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streamlining elk stack with crowdsec via syslog
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Streamlining ELK Stack with CrowdSec via Syslog

Keeping up with the frequent API changes across the various versions of Elasticsearch is undoubtedly a challenge. Direct compatibility with Elasticsearch has proven to be a resource-intensive endeavor owing to the necessity of adapting to continuous updates.

However, the need for enhanced security within the ELK stack remains paramount. To address this, and in response to numerous requests for Elasticsearch integration, we've developed a technical solution to facilitate the integration of CrowdSec without native Elasticsearch support. 

In this article, I will outline a method for connecting CrowdSec with the ELK stack, employing Logstash's syslog output feature.

By adjusting your Logstash configuration to send logs via syslog, you can integrate with CrowdSec efficiently, thereby augmenting your security analysis. I will walk you through the necessary steps to achieve this integration, optimizing your ELK stack for better threat detection and management.

Let's tackle the technicalities of this integration to reinforce your security monitoring framework.


Before diving into the integration details, ensuring you're equipped with the necessary background knowledge and tools is crucial. This guide assumes you have a basic understanding of the following concepts and technologies:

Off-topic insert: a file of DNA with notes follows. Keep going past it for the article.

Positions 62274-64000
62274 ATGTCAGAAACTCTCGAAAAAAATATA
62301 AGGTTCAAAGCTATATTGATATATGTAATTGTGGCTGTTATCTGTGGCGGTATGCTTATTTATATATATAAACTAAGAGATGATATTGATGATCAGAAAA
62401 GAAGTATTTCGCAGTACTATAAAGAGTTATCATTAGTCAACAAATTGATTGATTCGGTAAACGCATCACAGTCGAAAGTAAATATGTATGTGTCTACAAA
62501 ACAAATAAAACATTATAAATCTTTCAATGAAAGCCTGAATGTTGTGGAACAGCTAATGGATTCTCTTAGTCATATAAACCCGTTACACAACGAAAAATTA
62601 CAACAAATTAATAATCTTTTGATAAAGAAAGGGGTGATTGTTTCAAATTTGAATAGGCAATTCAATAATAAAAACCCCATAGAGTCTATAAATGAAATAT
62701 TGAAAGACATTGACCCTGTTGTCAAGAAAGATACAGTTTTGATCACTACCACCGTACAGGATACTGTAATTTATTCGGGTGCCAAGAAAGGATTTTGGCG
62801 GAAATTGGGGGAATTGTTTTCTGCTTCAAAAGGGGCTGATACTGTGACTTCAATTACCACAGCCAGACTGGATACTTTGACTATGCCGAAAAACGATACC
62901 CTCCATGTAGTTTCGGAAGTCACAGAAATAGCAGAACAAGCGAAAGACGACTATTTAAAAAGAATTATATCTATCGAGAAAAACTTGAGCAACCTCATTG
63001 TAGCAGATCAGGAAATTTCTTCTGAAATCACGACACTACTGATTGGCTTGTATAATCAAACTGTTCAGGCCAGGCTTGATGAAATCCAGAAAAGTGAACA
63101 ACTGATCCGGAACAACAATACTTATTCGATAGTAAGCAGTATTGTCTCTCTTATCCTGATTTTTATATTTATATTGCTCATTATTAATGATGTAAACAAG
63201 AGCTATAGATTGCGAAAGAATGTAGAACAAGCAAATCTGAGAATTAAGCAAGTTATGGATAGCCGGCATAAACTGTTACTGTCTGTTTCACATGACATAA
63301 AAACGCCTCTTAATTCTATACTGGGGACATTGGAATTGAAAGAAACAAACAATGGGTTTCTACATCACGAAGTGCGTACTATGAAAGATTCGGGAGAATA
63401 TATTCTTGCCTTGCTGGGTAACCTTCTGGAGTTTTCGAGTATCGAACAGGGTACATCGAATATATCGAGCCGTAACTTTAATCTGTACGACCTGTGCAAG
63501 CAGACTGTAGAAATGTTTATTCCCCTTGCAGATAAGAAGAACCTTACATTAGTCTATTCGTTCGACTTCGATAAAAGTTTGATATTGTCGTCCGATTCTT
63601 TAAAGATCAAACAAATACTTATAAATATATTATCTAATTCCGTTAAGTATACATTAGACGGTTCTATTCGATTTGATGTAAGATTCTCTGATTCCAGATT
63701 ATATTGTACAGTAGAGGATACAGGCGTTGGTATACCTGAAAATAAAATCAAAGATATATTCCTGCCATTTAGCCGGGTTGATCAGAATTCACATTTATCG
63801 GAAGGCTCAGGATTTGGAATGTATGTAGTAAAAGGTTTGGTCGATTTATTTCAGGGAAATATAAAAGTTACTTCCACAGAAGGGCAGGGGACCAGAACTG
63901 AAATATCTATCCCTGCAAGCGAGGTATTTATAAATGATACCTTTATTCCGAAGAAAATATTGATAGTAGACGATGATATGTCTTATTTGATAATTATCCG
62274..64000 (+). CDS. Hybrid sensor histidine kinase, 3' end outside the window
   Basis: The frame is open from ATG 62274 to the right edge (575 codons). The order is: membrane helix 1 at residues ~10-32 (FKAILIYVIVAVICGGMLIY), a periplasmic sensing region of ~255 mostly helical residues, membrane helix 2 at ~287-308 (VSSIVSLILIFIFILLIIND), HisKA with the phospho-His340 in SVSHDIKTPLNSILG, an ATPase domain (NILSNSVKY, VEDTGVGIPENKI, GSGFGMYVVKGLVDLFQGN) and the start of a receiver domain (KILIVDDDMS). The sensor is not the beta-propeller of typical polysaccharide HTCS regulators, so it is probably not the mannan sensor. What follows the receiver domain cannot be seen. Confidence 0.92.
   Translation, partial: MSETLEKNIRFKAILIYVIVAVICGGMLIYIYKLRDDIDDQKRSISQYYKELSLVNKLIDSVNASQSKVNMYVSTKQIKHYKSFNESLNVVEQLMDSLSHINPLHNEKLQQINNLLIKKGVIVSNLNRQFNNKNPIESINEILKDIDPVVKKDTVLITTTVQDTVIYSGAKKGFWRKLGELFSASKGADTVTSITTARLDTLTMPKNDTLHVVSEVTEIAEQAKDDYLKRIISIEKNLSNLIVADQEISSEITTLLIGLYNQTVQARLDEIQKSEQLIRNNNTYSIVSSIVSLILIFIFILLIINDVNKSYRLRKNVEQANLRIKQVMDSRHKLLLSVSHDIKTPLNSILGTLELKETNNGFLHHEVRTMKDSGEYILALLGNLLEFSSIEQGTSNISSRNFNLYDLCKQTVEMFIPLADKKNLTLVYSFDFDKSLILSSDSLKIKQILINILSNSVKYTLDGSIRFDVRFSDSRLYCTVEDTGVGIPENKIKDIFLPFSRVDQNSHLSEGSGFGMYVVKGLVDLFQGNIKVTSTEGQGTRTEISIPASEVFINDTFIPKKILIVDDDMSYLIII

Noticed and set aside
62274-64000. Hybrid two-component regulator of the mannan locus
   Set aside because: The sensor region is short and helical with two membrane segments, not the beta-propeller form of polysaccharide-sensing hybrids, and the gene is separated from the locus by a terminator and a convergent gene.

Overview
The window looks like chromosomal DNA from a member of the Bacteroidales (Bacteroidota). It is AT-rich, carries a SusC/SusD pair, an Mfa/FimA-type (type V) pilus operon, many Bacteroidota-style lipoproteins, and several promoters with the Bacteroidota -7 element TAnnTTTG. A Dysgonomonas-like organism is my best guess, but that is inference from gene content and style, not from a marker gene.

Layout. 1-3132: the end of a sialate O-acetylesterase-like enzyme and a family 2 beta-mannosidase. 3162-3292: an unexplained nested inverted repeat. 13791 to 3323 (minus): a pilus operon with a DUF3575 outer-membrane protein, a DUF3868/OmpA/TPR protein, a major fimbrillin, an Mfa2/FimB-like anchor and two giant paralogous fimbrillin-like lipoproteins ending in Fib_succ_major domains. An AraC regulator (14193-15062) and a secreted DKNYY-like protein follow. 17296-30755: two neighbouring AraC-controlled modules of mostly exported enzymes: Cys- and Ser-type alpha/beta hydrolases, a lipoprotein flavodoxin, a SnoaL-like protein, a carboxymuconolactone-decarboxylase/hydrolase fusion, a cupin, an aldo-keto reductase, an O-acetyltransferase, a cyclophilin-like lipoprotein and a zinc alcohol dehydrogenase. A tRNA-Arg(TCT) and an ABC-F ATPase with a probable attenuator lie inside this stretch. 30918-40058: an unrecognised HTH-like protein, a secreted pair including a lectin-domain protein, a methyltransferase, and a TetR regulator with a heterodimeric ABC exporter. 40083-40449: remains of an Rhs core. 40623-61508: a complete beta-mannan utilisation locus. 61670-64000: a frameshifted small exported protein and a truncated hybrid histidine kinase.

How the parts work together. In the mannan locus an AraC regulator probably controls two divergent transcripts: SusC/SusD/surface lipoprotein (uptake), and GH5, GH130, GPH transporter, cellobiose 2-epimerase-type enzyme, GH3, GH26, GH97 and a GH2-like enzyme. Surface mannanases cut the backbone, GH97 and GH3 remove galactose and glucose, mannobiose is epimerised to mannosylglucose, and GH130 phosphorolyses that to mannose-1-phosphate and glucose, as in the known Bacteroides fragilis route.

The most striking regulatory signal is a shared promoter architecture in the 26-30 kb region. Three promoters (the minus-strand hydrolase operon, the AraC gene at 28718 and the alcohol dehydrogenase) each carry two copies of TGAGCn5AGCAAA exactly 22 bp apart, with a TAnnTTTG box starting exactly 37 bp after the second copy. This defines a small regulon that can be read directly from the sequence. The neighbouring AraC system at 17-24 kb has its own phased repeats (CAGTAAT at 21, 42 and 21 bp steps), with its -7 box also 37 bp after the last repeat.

If you're unfamiliar with any of these topics, we recommend reviewing the relevant documentation to familiarize yourself with the basics.

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Integration Overview

Before proceeding with the integration, let's take a look at the architecture and components involved in this setup. 

The integration involves the following components:

  • Application: Represents the application generating logs.
  • nginx: Acts as a reverse proxy for the application.
  • ELK stack: Includes Elasticsearch, Logstash, and Kibana services for log collection, processing, and visualization.
  • CrowdSec: Analyzes logs and blocks malicious IPs based on the configured scenarios.

The integration follows this flow:

  1. The application generates logs.
  2. Logstash processes the logs and forwards them to Elasticsearch and CrowdSec via Syslog.
  3. Elasticsearch stores the logs for indexing and analysis.
  4. CrowdSec analyzes the logs and blocks malicious IPs based on the configured scenarios.

Now, let’s dig in and go through the implementation steps.

Implementing the integration

For this part, I’m assuming you already have the ELK stack set up. If not, you can refer to this docker-compose file to set up the entire infrastructure with the ELK stack, application, and CrowdSec.

There are multiple ways to integrate CrowdSec with the ELK stack. In this guide, I'll demonstrate how to leverage Logstash's Syslog output feature to send raw logs to CrowdSec.

Step 1: Install logstash-output-syslog plugin

The first step is to install the logstash-output-syslog plugin, which enables Logstash to send logs to a syslog server. You can install the plugin using the following command:

bin/logstash-plugin install logstash-output-syslog

Step 2: Configure Logstash to send logs via syslog